SIV, whether H1N1 or H3N2, causes damage to the respiratory epithelium lining the airways. One of the most noticeable clinical signs is a harsh, barking cough. Acute outbreaks are marked by flu-like signs. Onset is very sudden, usually following a 1- to 3-day incubation period. Morbidity may be as high as 100%, but uncomplicated, mortality is low (usually less than 1%) unless infection occurs in very young pigs or there is a secondary bacterial infection. Most pigs in the herd show signs at the same time. Pigs lose their appetite, become lethargic, huddle and pile. Movement provokes severe paroxysmal coughing that sounds like a pack of dogs barking. Affected pigs run high temperatures (105° F to 107° F) and show labored, open-mouthed, abdominal breathing (thumping). If secondary infection does not occur, clinical signs typically subside within 5 to 7 days in individual animals and within 10 to 14 days in groups.25,30

In SIV-naïve sow herds, abortions during an outbreak may be widespread, ranging from 5% to 10% of the herd. Abortions in these situations are not caused by fetal infection with SIV because the virus does not spread systemically; rather, they are attributed to the high fevers occurring in SIV-infected sows. Disease spread is rapid, typically moving through a breeding-gestation facility within a week. Unlike porcine reproductive and respiratory syndrome (PRRS) virus-induced abortion, abortions associated with SIV infections usually subside in 2 to 3 weeks.31,32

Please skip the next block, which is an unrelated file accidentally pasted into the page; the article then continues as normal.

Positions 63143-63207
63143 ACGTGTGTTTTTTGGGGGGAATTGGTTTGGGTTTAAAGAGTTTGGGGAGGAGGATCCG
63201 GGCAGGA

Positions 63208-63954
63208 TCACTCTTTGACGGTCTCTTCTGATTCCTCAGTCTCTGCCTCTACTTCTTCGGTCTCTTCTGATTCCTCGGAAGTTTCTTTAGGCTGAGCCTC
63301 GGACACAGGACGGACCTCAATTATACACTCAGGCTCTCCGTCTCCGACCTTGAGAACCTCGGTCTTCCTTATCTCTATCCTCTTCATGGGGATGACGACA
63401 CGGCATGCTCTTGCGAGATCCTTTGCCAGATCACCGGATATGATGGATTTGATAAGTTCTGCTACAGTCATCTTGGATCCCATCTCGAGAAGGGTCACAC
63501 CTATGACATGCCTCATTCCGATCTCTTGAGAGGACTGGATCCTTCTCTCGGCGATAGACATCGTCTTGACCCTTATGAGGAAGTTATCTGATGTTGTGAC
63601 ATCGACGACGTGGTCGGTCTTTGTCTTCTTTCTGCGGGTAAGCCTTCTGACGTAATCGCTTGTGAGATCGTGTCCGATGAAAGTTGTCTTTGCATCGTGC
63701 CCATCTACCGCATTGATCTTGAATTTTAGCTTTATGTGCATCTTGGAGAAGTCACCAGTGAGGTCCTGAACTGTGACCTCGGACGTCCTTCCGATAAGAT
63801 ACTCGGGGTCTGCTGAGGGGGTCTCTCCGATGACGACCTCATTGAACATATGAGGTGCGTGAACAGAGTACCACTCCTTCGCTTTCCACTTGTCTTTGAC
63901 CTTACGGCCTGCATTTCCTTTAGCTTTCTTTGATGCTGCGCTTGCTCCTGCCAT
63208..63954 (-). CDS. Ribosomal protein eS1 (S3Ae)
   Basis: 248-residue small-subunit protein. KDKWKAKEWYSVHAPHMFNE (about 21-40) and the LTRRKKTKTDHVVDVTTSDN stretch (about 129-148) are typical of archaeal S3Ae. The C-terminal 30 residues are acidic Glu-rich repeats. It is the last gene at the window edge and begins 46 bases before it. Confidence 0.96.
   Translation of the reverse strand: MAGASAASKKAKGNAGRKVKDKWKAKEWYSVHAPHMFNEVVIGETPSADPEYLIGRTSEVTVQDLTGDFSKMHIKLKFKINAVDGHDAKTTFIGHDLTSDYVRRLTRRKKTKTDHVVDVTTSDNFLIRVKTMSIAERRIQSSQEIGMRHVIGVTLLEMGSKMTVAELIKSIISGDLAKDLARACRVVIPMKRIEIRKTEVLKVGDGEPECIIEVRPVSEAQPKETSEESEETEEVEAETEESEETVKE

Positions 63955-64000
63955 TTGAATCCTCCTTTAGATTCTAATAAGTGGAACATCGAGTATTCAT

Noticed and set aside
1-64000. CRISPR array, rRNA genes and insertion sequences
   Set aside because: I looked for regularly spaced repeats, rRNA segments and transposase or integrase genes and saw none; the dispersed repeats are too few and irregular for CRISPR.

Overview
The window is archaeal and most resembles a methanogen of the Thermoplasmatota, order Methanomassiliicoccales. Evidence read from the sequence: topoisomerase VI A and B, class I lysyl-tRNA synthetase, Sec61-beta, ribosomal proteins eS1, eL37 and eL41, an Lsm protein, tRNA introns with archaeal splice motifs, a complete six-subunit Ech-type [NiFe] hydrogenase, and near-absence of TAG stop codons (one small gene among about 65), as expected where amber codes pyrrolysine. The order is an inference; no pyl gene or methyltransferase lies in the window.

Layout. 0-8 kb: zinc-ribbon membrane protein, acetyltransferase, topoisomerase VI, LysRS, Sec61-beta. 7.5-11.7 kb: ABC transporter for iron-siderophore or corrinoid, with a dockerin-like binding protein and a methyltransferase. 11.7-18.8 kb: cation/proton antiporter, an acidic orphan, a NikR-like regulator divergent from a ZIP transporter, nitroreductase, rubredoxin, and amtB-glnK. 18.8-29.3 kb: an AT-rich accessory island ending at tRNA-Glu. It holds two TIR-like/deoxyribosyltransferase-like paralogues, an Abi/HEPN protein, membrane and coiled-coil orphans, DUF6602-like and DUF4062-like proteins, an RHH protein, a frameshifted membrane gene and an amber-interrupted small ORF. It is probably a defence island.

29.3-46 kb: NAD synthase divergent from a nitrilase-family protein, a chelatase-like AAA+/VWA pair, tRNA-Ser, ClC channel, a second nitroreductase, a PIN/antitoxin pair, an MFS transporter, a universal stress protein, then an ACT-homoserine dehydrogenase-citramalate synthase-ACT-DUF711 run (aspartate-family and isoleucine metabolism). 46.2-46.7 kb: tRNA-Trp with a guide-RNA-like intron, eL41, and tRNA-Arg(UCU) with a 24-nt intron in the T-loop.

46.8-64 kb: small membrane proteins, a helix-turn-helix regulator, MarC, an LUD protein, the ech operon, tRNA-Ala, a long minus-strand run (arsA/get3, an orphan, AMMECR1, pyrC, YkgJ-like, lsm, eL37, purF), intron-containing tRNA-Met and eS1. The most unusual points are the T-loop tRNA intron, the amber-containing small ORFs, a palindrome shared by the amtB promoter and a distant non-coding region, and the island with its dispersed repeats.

H1N1: A Remarkable Transformation

From when it was first isolated in 1930 until 1998, the classical H1N1 (cH1N1) subtype of SIV was essentially the only SIV lineage circulating in the US swine population.33 Genetically and antigenically, the cH1N1 SIV and the human influenza virus implicated in the 1918 Spanish Flu pandemic are similar. Work done as late as 2000 to define the antigenic makeup of the cH1N1 SIV strain showed that the virus had remained relatively unchanged since 1930. The virus was generally stable with only a limited number of nucleotide changes leading to amino acid substitutions.2,33-35